I am trying to help a friend with her thesis on Counterparty Credit Risk where she intends to have a somewhat lengthy treatment on Credit Valuation Adjustment (CVA). Specifically I am looking to help her in including some computer simulated experiments which would hopefully illustrate CVA calculations under simulated scenarios.

I have been reading a bit on CVA and have got somewhat fair idea of what's going on. However, I am at a loss to find a document where the "Math" has been distilled and computational aspects highlighted, preferably from a programmer's point of view. I have come across a document, which is part of MATLAB's financial toolbox and it does give me some ideas.

I am looking for suggestions/pointers regarding the same.

PS: I am not averse to understanding the Math, just quite perplexed about the "only Math" aspect.


3 Answers 3


There are good examples and spreadsheet solutions in John Gregory (2015). The maths is not complex. Computational aspects are step increments in time and simulation. Math will indicate computation ... ! A matter that requires more imagination is computational simulation on a portfolio basis (see Credit Valuation Adjustments -- computation issues).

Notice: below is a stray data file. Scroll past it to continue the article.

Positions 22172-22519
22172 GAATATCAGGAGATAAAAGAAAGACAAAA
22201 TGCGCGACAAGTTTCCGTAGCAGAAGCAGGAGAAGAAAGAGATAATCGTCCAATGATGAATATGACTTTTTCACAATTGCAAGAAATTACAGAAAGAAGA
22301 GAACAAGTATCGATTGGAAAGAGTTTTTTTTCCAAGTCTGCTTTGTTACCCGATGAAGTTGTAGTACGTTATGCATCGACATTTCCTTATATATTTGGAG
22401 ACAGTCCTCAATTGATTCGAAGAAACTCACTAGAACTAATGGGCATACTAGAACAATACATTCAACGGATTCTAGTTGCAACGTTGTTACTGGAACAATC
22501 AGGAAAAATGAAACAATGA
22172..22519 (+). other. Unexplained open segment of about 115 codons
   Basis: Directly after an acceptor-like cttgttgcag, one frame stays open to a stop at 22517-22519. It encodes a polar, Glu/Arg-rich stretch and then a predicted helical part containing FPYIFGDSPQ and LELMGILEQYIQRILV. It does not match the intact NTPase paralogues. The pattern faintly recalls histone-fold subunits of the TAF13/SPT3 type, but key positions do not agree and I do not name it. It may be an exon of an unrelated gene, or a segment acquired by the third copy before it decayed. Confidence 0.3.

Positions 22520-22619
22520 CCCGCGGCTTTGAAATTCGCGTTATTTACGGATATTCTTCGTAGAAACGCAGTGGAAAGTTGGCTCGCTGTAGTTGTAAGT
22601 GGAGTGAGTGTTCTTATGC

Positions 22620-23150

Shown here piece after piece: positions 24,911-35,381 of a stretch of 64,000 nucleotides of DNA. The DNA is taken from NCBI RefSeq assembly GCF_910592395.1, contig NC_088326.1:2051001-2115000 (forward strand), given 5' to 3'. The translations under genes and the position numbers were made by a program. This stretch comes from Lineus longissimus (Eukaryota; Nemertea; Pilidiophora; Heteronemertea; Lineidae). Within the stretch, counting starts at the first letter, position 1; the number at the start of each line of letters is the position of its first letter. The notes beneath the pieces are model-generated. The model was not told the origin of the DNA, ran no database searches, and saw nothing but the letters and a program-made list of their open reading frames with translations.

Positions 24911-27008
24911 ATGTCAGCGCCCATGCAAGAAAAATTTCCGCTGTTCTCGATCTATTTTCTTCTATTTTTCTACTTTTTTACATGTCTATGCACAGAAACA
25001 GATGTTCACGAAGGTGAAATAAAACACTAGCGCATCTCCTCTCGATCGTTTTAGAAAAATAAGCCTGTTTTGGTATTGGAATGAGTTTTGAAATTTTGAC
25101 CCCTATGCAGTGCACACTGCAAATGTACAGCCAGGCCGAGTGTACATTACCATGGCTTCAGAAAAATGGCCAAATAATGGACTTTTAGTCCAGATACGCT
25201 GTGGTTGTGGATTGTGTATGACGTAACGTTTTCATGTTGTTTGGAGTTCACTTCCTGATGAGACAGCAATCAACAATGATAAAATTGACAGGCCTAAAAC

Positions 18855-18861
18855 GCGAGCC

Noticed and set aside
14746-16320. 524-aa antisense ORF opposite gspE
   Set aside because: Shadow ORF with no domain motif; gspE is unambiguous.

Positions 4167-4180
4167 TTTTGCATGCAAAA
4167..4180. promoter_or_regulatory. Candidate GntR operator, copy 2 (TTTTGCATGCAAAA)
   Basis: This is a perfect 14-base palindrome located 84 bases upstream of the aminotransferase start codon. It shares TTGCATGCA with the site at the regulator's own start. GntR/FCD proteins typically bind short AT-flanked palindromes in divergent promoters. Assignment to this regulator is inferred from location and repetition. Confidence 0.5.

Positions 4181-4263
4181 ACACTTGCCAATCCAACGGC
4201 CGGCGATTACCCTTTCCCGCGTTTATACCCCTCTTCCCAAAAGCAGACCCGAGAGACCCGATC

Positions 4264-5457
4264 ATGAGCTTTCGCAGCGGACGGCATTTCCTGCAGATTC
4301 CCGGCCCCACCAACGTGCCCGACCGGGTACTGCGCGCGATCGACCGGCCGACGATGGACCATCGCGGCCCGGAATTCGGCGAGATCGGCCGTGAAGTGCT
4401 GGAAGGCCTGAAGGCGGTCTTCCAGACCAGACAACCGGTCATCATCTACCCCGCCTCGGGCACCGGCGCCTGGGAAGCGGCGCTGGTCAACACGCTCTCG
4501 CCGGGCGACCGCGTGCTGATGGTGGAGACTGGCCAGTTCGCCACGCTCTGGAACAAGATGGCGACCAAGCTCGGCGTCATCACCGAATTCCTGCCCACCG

If you can assume that credit is independent of any other factors that drive the future MTM of the reference portfolio (which can be a single trade only), all you need to do is

  1. generate paths of market factors, driving MTM of the portfolio, under the risk-neutral measure, and reprice the portfolio at each future point on each path; denote the sample vector of such values at time $t$ as $V(t)$

  2. compute expected exposure of your portfolio at each future time

$EE(t)=E(max(0, V(t)))$,

where V(t) is the value of the portfolio at time $t$

  1. Plug the $EE(t)$ curve into a CDS loss leg instead of the otherwise constant notional.

$CVA = (1-R)\int^T D(s)EE(s)dP(s)$,

where $D(s)$ is discount factor and $P(s)$ is default probability curve of the counterparty.


The hard part of the CVA computation stems from the default probabilities. There is a lot of literature on how to model credit events, but what was being used at global banks was in the ballpark of what was implemented by Duffie

  • $\begingroup$ You never model credit events explicitly for CVA $\endgroup$
    – achirikhin
    Commented May 27 at 22:55
  • $\begingroup$ the spirit of the default probability is to measure credit events... $\endgroup$
    – Yuca
    Commented Jun 2 at 3:27

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